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Pa. man won't serve jail time for fatal crash

June 21, 1999|By DON AINES

CHAMBERSBURG, Pa. - An Orrstown, Pa., man will serve no jail time after pleading no contest Monday to involuntary manslaughter in a 1997 accident in which an Amish girl was killed when the buggy she was riding was hit by a car.

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Jason Scott Johnson, 21, of 11400 Skyline Drive, entered the plea before Franklin County President Judge John R. Walker. As part of a plea agreement, Johnson will face probation when he is sentenced on Aug. 4.

"This is a tough case. Basically a case of him exceeding the speed limit on a very dangerous stretch of road," Franklin County District Attorney John F. Nelson said after the hearing.

Johnson had been scheduled to go on trial Monday on charges of involuntary manslaughter and homicide by vehicle.

According to Pennsylvania State Police records, the accident happened on Oct. 27, 1997, at 3:30 p.m. on Pa. 641 in Lurgan Township, Pa.

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Police said Johnson was driving a 1993 Ford Mustang west when he crested a hill and struck the rear of a two-wheeled horse cart driven by Benjamin Stoltzfus, of Orrstown.

Stoltzfus, now 10, and his sisters, Miriam Amelia and Bena Mae, were thrown from the cart. Bena Mae, 6, was killed. Daniel and Miriam had minor injuries, according to police.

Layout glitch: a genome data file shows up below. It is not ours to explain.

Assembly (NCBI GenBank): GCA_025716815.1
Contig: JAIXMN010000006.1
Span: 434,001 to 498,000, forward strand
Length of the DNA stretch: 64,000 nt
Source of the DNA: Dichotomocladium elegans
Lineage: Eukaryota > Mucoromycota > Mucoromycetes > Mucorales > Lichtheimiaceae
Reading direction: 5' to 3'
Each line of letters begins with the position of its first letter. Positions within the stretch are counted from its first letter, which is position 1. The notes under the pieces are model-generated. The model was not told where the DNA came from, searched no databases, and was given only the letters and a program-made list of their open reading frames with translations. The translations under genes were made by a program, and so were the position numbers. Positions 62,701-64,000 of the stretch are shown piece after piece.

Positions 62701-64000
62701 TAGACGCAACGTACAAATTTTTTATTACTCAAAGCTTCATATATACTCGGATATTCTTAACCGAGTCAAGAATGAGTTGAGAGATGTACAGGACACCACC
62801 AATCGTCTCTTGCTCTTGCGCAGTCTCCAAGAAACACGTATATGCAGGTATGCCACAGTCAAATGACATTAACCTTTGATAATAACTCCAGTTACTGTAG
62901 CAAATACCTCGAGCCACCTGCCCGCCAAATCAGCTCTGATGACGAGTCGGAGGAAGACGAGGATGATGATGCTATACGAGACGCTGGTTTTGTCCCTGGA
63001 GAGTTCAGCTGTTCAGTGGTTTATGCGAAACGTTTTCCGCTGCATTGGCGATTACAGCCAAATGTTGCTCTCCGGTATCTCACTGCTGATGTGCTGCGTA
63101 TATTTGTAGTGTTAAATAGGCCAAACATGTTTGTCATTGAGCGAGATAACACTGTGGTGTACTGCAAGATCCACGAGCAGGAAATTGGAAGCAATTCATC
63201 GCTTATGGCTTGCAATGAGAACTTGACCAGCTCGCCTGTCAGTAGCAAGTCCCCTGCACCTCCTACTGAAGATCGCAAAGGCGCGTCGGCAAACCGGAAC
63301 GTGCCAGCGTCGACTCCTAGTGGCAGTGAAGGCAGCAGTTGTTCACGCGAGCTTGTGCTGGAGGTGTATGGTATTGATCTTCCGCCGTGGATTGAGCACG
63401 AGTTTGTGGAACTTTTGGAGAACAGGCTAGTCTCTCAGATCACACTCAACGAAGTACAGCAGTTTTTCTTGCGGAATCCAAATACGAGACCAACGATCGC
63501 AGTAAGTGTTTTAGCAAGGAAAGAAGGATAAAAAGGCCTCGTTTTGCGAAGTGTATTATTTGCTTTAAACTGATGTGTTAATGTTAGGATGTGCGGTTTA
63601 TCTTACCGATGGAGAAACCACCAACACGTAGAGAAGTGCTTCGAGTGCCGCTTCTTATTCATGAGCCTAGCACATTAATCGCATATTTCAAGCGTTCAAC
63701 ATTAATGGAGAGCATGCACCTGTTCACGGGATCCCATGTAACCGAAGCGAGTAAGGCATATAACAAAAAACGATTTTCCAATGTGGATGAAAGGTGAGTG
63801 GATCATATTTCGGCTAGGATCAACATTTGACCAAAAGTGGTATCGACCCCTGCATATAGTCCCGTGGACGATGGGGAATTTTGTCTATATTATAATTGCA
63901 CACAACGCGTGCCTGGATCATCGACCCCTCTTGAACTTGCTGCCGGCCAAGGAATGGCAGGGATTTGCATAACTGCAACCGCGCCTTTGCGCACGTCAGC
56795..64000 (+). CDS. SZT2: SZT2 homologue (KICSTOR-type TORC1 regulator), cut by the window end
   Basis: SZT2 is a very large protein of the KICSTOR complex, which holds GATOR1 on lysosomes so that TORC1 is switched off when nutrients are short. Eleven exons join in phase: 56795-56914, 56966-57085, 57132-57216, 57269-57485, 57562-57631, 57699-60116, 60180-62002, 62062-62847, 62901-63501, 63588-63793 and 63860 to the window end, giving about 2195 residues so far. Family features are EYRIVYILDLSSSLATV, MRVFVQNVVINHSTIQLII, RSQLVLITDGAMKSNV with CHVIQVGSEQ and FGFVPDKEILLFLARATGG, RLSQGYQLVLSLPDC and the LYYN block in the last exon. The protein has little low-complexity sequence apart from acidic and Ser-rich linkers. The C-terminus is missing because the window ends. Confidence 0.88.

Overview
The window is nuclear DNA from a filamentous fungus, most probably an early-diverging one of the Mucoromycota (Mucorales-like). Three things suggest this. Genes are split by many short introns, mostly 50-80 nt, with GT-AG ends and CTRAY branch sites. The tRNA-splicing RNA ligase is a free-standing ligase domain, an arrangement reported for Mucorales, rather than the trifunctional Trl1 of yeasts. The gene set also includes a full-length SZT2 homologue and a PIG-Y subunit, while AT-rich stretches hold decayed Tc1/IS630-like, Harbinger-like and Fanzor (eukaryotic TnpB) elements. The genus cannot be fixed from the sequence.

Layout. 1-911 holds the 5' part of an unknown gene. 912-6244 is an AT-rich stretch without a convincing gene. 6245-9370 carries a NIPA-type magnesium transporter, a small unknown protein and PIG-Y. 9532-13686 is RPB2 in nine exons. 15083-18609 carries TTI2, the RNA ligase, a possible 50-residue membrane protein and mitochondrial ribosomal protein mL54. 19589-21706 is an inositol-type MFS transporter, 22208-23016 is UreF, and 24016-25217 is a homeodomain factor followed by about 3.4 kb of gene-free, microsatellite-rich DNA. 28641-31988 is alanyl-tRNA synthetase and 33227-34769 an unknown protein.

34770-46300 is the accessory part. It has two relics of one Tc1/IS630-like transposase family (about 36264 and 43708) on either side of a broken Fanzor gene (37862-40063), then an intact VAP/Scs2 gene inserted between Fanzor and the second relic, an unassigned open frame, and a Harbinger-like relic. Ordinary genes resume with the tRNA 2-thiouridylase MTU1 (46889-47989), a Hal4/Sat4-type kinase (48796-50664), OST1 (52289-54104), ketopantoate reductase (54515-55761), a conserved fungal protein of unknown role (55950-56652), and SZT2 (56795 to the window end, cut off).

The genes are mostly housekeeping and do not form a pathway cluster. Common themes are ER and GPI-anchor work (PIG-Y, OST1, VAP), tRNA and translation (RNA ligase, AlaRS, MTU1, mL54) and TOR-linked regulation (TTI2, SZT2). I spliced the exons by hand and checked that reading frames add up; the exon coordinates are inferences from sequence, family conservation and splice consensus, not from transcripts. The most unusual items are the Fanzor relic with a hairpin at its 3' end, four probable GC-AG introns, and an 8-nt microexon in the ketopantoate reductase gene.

Franklin County Coroner Kenneth L. Peiffer said at the time that the children were returning home from school.

Defense attorney David S. Keller said the prosecution would have had to prove the driver's actions amounted to "gross negligence or recklessness" to get a conviction.

"There's a real question as to whether speed alone would rise to that standard," Keller said. He said there was a substantial disagreement between defense and prosecution expert witnesses as to the speed at which the man was traveling.

Keller said a prosecution witness was prepared to testify the car was traveling at 67 mph while a defense expert would have testified the speed was closer to 50 mph. The speed limit on the road is 45 mph.

Nelson said it would have been difficult to prove how fast the car was traveling. The police report said the car's brakes locked after the car crested the hill.

The Stoltzfus family was represented at the hearing by Sandra W. Freeman, according to Nelson and Keller. "She indicated the family had forgiven Jason," Nelson said.

"Because of their faith they won't have anything to do with the court system," Keller said. The family had reached a settlement with Johnson's insurance company, he said.

"Jason was 19 at the time, and he's still having to deal with this tragedy," Keller said.

Involuntary manslaughter and homicide by vehicle are both first-degree misdemeanors. A conviction on either charge caries a maximum penalty of five years in prison, according to Nelson.

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